I could taste that root beer he described in the book. And in Arizona, that experience had an extra dimension: the root beer was ice cold. If it's 107 degrees outside, and the humidity is less than 5%, drinking an ice cold root beer is a heavenly experience. When I was a kid, I was usually on foot when I went after the root beer, and sometimes I was even foolish enough to go barefoot, though the pavement could be incredibly hot. So the root beer hunt was a perilous adventure, one that offered truly fabulous rewards.
Nostalgia clouds our memories of the past. In most books about time travel, that isn't much of an issue - people go way back in time. So in this case, it's interesting that the character is only going back about 50 years. It's even more interesting that he isn't from that decade himself, he won't be born until the mid-seventies. Nostalgia isn't driving him at all, though he certainly develops a healthy dose of it once he's able to experience that root beer, as well as other delightful artifacts. Many other artifacts he encounters are not so delightful: racism, sexism, small town bigotry, and a resistance to putting really good books like Catcher In The Rye in school libraries, where they would actually do the most good. A man without a mission might just visit the past occasionally, stick to the root beer and the inexpensive golden-age comic books, avoid the jerks as much as possible.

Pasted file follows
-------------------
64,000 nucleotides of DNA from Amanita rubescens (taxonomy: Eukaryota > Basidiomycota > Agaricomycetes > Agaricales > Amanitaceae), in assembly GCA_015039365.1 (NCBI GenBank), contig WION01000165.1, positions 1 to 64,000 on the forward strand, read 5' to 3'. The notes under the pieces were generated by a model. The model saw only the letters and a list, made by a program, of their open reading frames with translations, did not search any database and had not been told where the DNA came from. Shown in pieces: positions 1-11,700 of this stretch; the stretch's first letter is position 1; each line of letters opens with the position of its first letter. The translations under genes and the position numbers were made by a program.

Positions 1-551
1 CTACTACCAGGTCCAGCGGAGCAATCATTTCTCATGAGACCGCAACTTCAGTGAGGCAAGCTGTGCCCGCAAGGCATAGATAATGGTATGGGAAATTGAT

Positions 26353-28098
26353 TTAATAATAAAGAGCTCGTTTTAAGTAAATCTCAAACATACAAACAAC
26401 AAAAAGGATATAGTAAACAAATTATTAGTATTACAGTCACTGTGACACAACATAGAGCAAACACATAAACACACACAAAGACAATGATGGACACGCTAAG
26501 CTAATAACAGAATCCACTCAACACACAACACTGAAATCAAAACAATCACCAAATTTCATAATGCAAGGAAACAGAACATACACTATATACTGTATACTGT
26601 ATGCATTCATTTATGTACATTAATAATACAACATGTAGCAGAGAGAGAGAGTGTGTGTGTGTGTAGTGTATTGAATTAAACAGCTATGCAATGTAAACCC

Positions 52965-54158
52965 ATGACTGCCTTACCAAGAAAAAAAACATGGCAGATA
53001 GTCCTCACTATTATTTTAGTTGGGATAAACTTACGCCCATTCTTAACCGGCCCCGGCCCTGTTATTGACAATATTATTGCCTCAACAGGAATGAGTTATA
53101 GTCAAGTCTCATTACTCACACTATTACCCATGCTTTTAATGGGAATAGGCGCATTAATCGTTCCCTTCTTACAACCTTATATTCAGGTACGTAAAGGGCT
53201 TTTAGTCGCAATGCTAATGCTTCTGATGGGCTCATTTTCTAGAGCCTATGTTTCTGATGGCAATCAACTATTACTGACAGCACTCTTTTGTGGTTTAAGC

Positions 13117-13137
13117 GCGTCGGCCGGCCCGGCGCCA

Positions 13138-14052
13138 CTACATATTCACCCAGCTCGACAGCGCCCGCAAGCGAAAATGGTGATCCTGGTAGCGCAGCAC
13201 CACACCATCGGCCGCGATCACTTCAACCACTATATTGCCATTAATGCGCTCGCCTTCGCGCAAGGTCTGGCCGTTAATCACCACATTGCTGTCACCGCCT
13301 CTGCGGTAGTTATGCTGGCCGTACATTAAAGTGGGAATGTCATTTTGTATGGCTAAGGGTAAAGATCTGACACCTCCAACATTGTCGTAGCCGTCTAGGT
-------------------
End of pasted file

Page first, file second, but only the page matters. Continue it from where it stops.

But Jake (masquerading as "George") does have a mission. In fact, he has more than one, and the JFK assassination isn't even the most important one. He has another rescue driving him, one that's a lot more personal, a friend whose life was changed by one terrible night when his father murdered the entire family. The friend was the sole survivor of that massacre, and was badly injured. Jake thinks first of him, and that's a good thing. If saving JFK was the only thing on his mind, that would be some serious hubris. Thinking you can stop the massacre of a family is also hubris, but most of us would try to do the same thing if we could. And like Jake, we would find out just how dangerous and daunting that is. First of all, guys who are capable of murdering their entire families possess a terrible vitality, and above-average cunning. Most people have no idea how to fight a dragon like that. So this is one of the many challenges facing Jake.
Another challenge is that time itself seems to resist his efforts. The deck is stacked against him. Can he defeat this law of nature? Yes and no, and that's the key to this book. I don't want to spoil it for you by describing what happens, you need to sit at the edge of that seat yourself. But this story really inspired me to reconsider the concept of time travel. Most scientists will tell you it's not possible. But people also said that about traveling faster than Mach 1, and we're way past that now. If you consider that anything is possible, then you have to consider that time travel is one of those possible things. And if it's possible, what are the consequences? That's what you'll find out when you read 11/22/63.
One more thing - I listened to 11/22/63 as an audiobook. The reader, Craig Wasson, was wonderful. He deserves an award for his performance. I'll be looking for more of his work....more